One of the most vexing philosophical questions is whether or not human beings have free will.
On the one hand, we certainly seem to have the ability to make choices. While what I decide to do with my life feels influenced by outside factors, it does feel like I am the one ultimately making the decision.
On the other hand, huge swaths of scientific evidence seem to undermine the idea of free choices.
Behavioral genetics says that much of our behavior is influenced by our genes. I don’t choose my genes, so if my genes explain my choices, what role is there for me? Even if it isn’t your genes, your culture determines much of what you think and believe. You don’t pick your culture, upbringing or any of those other factors, so if those things choose for you, what role do you play?
Some scientists have argued that free will is an elaborate illusion perpetrated by the brain. That the conscious mind isn’t the CEO of the brain—making and executing choices. But the PR department. Confabulating reasons to explain that behavior, once it is made by unconscious processes.
Psychologist Jonathan Haidt uses the metaphor of the elephant and the rider, arguing that we are not the stampeding elephant, but the rider, vainly assuming he has control over the much larger animal beneath him.
Can Choice Exist in a Scientific World?
My own belief is one of compatibilism. This view argues that, even if we do end up living in a completely materialistic and deterministic universe, something like free will does exist.
While I don’t like the term “free will” for the baggage it represents, I do believe it is a folk psychological concept that none the less has enormous utility. Believing that something like choices exist in the world is enormously useful, and that as a model for human behavior they work extraordinarily well.
In my view, there are two different views of the world you could attack when attacking free will. One is a metaphysical critique of the concept of human agency and choice. This is attacking the idea that human choices and decisions are somehow separate from the world, yet influence it causally. Such a view is common in many religions, and yet contradicts a lot of what we know about physics and brain science.
The second is to go further than this, and not merely attack the metaphysical idea, but also the practical idea of choice. This is the idea that suggests that people can’t really be held responsible for their own actions or that, “it doesn’t really matter what you do, because you don’t have control over you own life.”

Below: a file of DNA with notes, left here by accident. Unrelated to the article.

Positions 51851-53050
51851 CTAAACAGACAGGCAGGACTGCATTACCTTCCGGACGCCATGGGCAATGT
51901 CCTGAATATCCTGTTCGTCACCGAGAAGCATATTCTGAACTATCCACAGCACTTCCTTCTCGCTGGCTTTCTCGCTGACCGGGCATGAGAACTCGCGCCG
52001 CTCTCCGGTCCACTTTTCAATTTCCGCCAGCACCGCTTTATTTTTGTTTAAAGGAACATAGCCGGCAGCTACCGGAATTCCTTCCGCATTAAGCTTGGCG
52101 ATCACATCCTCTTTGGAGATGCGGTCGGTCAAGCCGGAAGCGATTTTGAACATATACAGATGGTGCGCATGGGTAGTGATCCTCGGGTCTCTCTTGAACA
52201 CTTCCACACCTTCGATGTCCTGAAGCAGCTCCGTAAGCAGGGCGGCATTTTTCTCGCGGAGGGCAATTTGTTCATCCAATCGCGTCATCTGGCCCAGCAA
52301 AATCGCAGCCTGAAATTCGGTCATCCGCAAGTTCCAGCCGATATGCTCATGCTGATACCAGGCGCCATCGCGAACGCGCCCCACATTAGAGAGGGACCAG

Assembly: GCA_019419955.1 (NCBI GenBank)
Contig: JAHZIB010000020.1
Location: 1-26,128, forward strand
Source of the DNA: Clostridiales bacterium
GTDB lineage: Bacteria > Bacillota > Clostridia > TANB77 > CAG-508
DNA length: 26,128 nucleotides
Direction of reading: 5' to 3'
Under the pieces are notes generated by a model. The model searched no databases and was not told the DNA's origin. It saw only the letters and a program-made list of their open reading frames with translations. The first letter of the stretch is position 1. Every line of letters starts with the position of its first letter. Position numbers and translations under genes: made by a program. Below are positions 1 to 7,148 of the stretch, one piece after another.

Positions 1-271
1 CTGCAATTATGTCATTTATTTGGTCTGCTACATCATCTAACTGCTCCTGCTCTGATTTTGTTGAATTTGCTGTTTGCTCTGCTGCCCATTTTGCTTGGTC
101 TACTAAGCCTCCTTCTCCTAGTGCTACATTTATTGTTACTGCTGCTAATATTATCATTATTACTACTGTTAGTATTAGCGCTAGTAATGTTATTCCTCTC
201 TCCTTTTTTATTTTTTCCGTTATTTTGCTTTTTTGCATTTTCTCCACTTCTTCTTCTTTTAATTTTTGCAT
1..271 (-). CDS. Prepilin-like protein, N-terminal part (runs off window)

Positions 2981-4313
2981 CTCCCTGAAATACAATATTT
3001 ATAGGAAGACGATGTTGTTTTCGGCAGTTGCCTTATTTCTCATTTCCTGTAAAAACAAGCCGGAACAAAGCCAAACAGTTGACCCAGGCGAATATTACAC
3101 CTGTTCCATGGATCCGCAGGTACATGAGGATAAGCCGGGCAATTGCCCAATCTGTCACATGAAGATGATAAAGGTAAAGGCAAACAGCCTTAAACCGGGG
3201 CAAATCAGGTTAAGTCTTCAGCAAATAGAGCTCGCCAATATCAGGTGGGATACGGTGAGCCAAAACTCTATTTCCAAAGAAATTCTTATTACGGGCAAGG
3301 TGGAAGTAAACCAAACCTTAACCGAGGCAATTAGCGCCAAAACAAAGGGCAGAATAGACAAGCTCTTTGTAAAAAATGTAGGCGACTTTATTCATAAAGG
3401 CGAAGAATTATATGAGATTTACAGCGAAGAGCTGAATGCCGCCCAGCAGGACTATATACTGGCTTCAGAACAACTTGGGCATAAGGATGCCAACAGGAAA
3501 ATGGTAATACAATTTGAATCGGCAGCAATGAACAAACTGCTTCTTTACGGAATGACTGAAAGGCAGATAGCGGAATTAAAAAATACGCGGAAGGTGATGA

I sympathize with the first argument, but I soundly reject the second one.
To me, the people who are making the second argument are simply making a category error when talking about hierarchical systems. They are pointing to a low-level phenomenon, and using it to negate the existence of a higher-level one.
What do I mean?
A good way to understand this problem is by way of computers. Note, even if the mind ends up being nothing like a digital computer, at the really abstract level, this isn’t important. Computers simply happen to be the most complicated things in the universe that we actually fully understand from top to bottom.
In a computer, there is a lot of complex stuff going on. Because of this, we often choose different levels of description, from a hierarchy of concepts, to specify patterns of what a computer is doing.
Consider the idea of “clicking on a link.” What does that mean? Well, I move the mouse cursor over to a piece of underlined text and press the left mouse button, loading a page on the other side.
Now ask, do “links” exist inside the computer program? Clearly they do. And it’s the most useful way of talking about the behavior of users on a website. Worrying about what’s happening at lower levels of abstraction isn’t “more accurate” it’s wrong. It’s the wrong layer of the hierarchy to meaningfully understand what’s going on.